What to consider when changing your phone system

david darmstandler
David Darmstandler

The phone system is often the last thing to be replaced in any business. Through the recession I watched companies let phone systems that were 15 years old limp along, just praying they would turn back on if they were ever shut off.

If you’re at a point this year where you are ready to change to a new phone system, here are a few things I’ve learned throughout the years about upgrades.


  • Review your contracts


Before you start looking at new options, find out what you’re on the hook for in regards to contracts.  Review your phone provider and find out what you currently have, whether it’s POTS lines, a PRI or even SIP (and, yes, the acronyms are endless in this industry).

Even if you had these lines installed years ago, they can include an “evergreen” in the contract that will automatically renew their services unless you cancel them within a certain timeframe.

In addition, gather information on your current maintenance contract with your phone vendor (if you have one) and understand what you’re getting. These don’t often automatically renew, but it’s good to at least have a good understanding of how to get out of your maintenance contract when you need to.


  • Understand what you have now


It’s important before you start evaluating new products to know what you currently have.  Count up how many handsets (phones) you currently have, what kind of cabling those phones are using, make note of any wireless phones, and take into account remote users.

All of these types of questions will give you a good idea of what to expect in additional expenses on a new system. For instance, if all of your phones are ancient, they are probably running on CAT3 which means you will need new cabling if you want to install a modern system (which requires CAT5 or better).

Is your current system redundant if a part fails? What happens if you lose power or your phone provider goes down? Where do the calls go when your system or your provider are down?


  • Planning


After you understand what you currently have, you’ve already started the planning process.  In asking questions about your current system you’ve probably identified potential holes and failures that were lurking.

Start to dream a little about what you would want. Do you want a redundant system? How about HD quality voice? Do you want everyone to have a direct phone number internally? What software internally would you want to have integrate with your new system? What about setting up remote sites and/or remote individual users?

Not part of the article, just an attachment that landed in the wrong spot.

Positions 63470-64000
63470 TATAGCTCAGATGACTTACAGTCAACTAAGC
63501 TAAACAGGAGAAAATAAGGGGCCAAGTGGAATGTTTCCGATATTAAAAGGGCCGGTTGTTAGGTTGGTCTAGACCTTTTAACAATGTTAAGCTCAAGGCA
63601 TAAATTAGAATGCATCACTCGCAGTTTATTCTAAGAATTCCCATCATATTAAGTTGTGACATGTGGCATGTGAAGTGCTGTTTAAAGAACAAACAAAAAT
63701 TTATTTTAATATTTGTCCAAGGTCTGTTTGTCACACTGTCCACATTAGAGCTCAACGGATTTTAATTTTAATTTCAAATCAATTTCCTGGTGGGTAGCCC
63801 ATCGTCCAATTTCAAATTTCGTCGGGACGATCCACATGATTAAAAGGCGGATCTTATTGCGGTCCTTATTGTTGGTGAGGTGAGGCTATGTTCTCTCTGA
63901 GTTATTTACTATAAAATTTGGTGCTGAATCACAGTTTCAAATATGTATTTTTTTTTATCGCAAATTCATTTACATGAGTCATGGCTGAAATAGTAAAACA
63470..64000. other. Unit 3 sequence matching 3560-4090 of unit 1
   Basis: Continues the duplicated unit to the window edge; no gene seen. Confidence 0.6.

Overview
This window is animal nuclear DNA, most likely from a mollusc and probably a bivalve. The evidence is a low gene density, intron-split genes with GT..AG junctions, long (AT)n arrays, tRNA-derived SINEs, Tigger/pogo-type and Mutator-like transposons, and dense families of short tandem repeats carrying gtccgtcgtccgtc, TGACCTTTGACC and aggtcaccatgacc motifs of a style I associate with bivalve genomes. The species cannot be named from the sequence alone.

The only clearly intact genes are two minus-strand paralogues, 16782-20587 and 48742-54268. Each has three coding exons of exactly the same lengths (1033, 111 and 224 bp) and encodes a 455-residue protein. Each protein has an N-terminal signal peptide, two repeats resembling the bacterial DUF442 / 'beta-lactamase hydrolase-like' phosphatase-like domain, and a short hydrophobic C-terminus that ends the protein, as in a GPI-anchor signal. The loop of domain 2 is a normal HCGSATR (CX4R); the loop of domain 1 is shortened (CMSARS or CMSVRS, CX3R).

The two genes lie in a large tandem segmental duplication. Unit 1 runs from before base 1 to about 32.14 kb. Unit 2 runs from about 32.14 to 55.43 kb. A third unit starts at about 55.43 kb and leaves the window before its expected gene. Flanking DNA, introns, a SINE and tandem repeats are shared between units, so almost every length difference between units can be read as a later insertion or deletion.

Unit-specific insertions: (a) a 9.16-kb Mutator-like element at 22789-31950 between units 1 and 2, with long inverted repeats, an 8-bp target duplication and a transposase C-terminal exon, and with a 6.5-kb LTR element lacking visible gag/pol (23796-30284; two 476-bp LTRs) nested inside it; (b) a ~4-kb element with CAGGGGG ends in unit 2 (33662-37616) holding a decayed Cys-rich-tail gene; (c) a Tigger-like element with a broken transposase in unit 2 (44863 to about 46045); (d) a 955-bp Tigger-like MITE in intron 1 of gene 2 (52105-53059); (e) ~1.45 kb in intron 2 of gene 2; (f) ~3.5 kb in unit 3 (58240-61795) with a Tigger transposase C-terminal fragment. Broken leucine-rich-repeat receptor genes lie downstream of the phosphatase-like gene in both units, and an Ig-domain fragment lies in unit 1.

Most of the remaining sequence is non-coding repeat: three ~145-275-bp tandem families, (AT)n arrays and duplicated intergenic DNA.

Answering these types of questions before you start looking at products is important. If you know what you want up front, you will avoid wasting time sitting through demos of products that aren’t a fit (and you’ll save time for vendors as well).


  • Additional costs can bite you


With any large jump from old technology to new, you can expect some upgrading cost, but there are some hidden costs that can hurt you going forward.

A few that I see consistently involve failing to take into account the need to upgrade your network infrastructure in preparation for a new system. Often it becomes an afterthought to include the need for new switches (particularly POE switches) to handle the new system, and new cabling to connect the phones throughout your facility.

Another thing to look for is how much the new phone system can scale. Some new systems are built to max out at a certain number of handsets and require you to replace the core of your system as you grow.

If you expect a good amount of growth in the future, make sure to identify whether you will have to make a heavy investment or if the system allows you to just add resources as you go (also called stackable).

Lastly, the cost of support can often be overlooked. How complicated is this system? Who does support work and what does it cost? Are you able to get resources internally certified with some short courses to manage minor changes? Make sure you read up on the pain points other companies are experiencing and find out if support has been a problem.

David Darmstandler is CEO of Datapath, an IT services company with headquarters in Modesto. You can reach him at [email protected].


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